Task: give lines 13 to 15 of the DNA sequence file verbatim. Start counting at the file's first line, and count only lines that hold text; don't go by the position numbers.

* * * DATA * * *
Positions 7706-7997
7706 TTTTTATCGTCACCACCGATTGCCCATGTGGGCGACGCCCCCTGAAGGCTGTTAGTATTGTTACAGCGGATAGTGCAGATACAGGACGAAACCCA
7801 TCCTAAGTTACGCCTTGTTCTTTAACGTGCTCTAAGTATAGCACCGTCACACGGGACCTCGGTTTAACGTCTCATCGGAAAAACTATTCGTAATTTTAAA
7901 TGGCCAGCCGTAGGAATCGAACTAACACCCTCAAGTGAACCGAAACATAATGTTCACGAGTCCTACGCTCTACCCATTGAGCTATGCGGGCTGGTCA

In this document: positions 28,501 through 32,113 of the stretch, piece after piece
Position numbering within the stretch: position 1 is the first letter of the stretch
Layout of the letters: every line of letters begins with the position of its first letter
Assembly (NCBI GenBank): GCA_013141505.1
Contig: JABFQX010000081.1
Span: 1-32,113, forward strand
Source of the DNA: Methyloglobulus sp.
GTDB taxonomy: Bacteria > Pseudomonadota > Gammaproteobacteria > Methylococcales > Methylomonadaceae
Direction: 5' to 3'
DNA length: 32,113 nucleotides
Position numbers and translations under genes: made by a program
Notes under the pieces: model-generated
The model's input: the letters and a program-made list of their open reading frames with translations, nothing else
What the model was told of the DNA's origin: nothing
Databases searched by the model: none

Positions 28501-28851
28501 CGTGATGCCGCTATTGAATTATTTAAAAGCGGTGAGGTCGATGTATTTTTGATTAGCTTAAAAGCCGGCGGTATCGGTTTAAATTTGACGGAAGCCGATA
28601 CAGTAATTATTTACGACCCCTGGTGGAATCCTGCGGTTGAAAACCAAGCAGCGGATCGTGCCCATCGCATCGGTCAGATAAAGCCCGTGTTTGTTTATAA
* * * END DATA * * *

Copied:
Direction: 5' to 3'
DNA length: 32,113 nucleotides
Position numbers and translations under genes: made by a program